Social Security: From Ponzi Scheme to Shell Game

Social Security: From Ponzi Scheme to Shell Game

Social Security: From Ponzi Scheme to Shell Game

Dec. 14 1996 3:30 AM

Social Security: From Ponzi Scheme to Shell Game

A prejudiced primer on privatization.

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Illustration by Robert Neubecker

Privatization enthusiasts sometimes admit to this as a transitional problem. But it is not a transitional problem. It is the entire problem. As Brookings economist Henry Aaron pointed out in the "Committee" discussion, if you could pour in enough money to pay for the "transition" to privatization, the system would no longer be out of balance. The problem, or crisis, would be solved. Privatization would not be needed.


You have to watch closely as the privatizers describe their schemes. They play a shell game: Take this part of the Social Security tax and convert it into a mandatory savings contribution; take today's benefit and divide it into two parts; give everybody this new account and that minimum guarantee; take this shell and put it there and bring that shell over here, and--hey presto! But no matter how you divvy it up, the same money can't be used twice. That is the problem with Social Security now, and it is the problem with privatization. All you've said when you endorse privatization is that if there were water, it should be used to make lemonade. Not obviously wrong, but not terribly helpful.

Privatization is a shell game in a second way. It is supposed to bring more money into the system because returns on private securities are generally higher than returns on government bonds. Even members of the recent commission who oppose full privatization supported investing part of Social Security's accumulated surplus in the private marketplace. But (as Stein pointed out in the "Committee"), every dollar Social Security invests privately, instead of lending to the Treasury (as happens now), is an extra dollar the government must borrow from private capital markets to finance the national debt. The net effect on national savings, and therefore on overall economic growth, is zilch. Every dollar more for Social Security is a dollar less for someone else.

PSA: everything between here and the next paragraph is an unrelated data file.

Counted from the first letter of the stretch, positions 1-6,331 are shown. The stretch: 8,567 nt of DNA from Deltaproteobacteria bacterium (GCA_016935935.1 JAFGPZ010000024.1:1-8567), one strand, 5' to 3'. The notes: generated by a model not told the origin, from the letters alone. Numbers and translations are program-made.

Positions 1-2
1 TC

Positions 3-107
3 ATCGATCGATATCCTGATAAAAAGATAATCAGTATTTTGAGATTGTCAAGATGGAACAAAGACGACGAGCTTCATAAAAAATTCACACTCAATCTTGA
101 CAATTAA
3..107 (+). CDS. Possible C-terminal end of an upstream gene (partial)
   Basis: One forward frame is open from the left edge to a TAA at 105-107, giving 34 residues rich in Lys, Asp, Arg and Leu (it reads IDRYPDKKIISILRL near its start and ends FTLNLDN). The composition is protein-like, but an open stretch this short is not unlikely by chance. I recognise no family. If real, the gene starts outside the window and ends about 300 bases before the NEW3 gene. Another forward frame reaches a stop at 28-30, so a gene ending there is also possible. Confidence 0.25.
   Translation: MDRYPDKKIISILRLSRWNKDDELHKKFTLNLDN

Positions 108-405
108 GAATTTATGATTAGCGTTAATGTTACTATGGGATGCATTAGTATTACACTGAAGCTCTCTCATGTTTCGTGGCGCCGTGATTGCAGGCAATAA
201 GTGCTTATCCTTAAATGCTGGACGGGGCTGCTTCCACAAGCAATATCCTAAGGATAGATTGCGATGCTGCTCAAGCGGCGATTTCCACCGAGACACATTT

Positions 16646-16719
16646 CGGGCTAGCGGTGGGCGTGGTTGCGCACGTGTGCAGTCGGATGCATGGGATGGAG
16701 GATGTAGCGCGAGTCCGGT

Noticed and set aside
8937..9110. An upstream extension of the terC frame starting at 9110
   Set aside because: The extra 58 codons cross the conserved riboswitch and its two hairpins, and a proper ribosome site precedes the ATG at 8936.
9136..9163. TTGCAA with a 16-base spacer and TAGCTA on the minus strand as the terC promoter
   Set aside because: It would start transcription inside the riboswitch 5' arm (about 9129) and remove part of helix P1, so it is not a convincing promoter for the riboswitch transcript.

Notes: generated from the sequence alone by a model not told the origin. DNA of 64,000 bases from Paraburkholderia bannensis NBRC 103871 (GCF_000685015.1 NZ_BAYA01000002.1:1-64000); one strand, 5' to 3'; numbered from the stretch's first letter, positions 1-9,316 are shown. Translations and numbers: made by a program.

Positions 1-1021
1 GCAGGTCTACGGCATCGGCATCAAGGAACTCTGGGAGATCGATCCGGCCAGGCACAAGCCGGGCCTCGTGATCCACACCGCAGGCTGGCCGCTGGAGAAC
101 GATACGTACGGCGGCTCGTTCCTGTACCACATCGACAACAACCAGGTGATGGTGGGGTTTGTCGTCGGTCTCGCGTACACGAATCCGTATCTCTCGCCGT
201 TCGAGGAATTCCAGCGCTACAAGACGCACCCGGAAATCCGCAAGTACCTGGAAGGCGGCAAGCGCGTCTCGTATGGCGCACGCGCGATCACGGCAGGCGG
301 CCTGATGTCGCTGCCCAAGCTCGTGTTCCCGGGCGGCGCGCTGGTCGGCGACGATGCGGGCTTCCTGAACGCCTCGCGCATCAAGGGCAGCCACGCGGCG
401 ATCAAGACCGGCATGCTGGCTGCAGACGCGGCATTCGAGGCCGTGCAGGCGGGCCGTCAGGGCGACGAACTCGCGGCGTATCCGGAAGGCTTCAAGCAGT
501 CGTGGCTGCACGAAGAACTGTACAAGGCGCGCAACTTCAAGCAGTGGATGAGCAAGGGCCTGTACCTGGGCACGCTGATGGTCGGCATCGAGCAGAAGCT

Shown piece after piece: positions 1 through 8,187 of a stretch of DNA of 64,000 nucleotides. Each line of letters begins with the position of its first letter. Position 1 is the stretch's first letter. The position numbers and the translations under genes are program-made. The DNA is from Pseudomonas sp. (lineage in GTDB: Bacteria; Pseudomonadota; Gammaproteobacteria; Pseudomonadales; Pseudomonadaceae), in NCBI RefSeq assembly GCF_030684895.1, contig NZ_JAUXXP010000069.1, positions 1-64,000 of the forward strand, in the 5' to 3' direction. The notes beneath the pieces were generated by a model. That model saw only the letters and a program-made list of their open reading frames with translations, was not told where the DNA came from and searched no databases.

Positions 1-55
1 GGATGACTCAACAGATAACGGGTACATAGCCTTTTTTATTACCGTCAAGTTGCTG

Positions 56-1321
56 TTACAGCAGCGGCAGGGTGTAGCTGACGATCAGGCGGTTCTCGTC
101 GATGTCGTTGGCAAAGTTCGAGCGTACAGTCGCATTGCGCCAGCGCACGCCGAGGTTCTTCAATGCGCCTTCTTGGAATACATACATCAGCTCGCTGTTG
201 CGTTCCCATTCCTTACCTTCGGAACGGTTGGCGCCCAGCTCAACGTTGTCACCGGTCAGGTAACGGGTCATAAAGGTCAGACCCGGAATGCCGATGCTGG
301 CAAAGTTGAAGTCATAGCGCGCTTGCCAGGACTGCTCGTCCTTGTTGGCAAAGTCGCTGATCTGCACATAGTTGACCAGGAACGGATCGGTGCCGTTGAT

If Social Security manages to achieve a higher return, by investing some or all of its assets privately, the rest of the economy will achieve a lower return, by having more of its assets in government bonds. In essence, the gain to Social Security will be like a tax on private investors--an odd thing for conservative think tanks to be so enthusiastic about. Also, the arrival of this huge pot of money looking for a home will depress returns in the private economy, while the need to attract an equally huge pot of money into the Treasury to replace the lost revenue will increase the returns on government bonds. Result? The diversion will be at least partly self-defeating.

The size and security of future retirement benefits ultimately depend on the country's general prosperity at that time in the future. Checks to be cashed in the year 2055 (whoops! there's a number) will be issued in 2055, whatever promises we make or don't make today. The most direct way for Social Security to affect future prosperity (as Aaron pointed out in the "Committee") is to increase national savings, of which the Social Security reserve is part, by trimming benefits and/or increasing revenues. Since we have to do that anyway--even as a prelude to privatization--why don't we do it first? Then we can argue about privatization at our leisure.

Michael Kinsley is a columnist, and the founding editor of Slate.